I have a practice when someone I know dies. If I am very confident that they are going to Heaven (based on their life of virtue and faithfulness to Christ), then I will pray for them for 1 year. After the 1-year anniversary of their death, I then begin to ask for their prayers. This is just my own personal practice, and I’m not claiming any knowledge of how long souls remain in purgatory, but this practice, I think, helps me to both pray for the soul, and then ask for its intercession.
I bring this up because today is the 1st anniversary of the death of Fr. Benedict Groeschel, CFR, the co-founder of the Franciscan Friars of the Renewal. I had the good fortune to meet Fr. Groeschel once, when I appeared on his EWTN television show to promote one of my books. Although at this point he had been involved in an accident in which a car hit him, and he was in his late 70’s, he was as sharp as anyone you’ll meet.
We did the show live on a Sunday night, and afterwards we drove back to where he lived (an old garage off of a retreat house), and he appeared exhausted. I was with my then 14yo daughter (who was celebrating her birthday that day), and I said my goodbyes, for I knew Father had a plane to catch early the next morning (he was leaving at 4am). But before I left, Father insisted that my daughter and I come back in a few minutes after he had a chance to rest. He wanted to spend some time with us, especially my daughter, for he knew it was her birthday. I reluctantly agreed (I didn’t want to impose on him), and came back about 10 minutes later.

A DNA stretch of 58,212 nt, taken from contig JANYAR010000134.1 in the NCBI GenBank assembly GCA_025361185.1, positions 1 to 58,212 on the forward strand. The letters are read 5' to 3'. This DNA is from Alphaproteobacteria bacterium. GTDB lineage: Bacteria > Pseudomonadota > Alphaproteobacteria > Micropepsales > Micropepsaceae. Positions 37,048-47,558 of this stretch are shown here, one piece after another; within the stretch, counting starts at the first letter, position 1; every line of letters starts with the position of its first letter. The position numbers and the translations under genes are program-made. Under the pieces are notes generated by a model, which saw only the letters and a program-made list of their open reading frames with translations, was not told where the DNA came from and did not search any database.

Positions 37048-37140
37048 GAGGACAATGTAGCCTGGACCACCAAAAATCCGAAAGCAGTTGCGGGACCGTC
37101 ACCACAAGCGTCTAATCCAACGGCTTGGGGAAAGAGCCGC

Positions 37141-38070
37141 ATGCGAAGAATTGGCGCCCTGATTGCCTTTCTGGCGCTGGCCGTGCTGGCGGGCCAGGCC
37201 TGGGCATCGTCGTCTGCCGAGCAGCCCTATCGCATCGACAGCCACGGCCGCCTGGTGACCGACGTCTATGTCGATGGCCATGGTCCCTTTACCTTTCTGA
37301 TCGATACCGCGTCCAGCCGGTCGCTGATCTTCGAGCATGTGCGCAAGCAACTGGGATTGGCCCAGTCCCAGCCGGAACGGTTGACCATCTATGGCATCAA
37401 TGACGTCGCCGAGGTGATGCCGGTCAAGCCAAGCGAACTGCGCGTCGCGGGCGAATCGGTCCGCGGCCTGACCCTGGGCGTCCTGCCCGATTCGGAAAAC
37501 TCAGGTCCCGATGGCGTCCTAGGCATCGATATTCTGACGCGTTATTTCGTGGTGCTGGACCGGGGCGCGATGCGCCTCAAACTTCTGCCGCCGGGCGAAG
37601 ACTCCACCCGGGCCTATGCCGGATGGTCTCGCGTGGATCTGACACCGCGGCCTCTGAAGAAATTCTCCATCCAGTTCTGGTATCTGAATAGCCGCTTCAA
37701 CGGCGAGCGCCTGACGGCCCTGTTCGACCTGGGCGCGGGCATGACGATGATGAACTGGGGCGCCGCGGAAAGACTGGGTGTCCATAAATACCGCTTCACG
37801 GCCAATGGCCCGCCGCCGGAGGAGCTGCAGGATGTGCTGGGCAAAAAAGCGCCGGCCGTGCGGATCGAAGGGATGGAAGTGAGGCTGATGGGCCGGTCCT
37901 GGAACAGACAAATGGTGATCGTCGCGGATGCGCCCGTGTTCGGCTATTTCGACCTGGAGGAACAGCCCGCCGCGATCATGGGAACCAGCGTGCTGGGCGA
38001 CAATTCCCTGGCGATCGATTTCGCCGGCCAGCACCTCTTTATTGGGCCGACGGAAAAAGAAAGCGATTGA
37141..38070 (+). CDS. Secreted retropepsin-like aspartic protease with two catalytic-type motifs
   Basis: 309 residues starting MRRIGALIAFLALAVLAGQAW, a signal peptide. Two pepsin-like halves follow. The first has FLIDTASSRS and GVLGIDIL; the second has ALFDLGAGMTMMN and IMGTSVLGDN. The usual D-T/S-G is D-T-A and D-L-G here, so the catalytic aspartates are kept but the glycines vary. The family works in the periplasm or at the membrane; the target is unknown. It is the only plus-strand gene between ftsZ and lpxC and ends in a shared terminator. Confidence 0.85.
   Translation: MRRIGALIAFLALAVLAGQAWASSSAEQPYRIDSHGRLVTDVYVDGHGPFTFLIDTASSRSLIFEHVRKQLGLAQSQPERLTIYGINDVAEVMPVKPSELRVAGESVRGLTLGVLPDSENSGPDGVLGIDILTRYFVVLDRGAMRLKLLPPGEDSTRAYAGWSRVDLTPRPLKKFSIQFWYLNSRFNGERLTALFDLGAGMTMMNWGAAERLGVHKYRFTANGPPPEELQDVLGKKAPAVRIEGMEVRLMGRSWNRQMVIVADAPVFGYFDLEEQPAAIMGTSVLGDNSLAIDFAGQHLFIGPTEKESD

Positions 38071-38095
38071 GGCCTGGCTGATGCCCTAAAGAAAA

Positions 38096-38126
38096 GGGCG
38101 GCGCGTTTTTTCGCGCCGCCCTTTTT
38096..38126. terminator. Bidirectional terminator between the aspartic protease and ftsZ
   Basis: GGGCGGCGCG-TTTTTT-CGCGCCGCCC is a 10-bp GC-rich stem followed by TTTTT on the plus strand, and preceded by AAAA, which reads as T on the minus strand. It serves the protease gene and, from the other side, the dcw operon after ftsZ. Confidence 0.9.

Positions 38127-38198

When I returned he was a new man, with plenty of energy. Although he had lots to do before leaving the next morning, and it was already about 10pm, he sat down with my daughter and I and wanted to hear all about us. He talked to my daughter like a loving grandfather, and he gave her a signed book that he thought she would enjoy (it was “A Priest Forever: The Life of Eugene Hamilton“). I was amazed at how he could focus, even in his busy life, on the person in front of him and treat her as if she were the only person who mattered. I have met a lot of Catholic “celebrities,” and I find that trait is rare even among them, although it is a sure sign of someone who has conformed themselves to Christ.
As we were driving back home the next day, I said to my daughter, “Take care of that book. One day you’ll be able to tell people that you got it from a Saint.” I still believe that to be true.
Fr. Benedict Groeschel, pray for us!
Note: Below is the show that I appeared on with Fr. Groeschel. At the end he accidentally called me “Doctor,” and I always consider that better than any university’s honorary doctorate!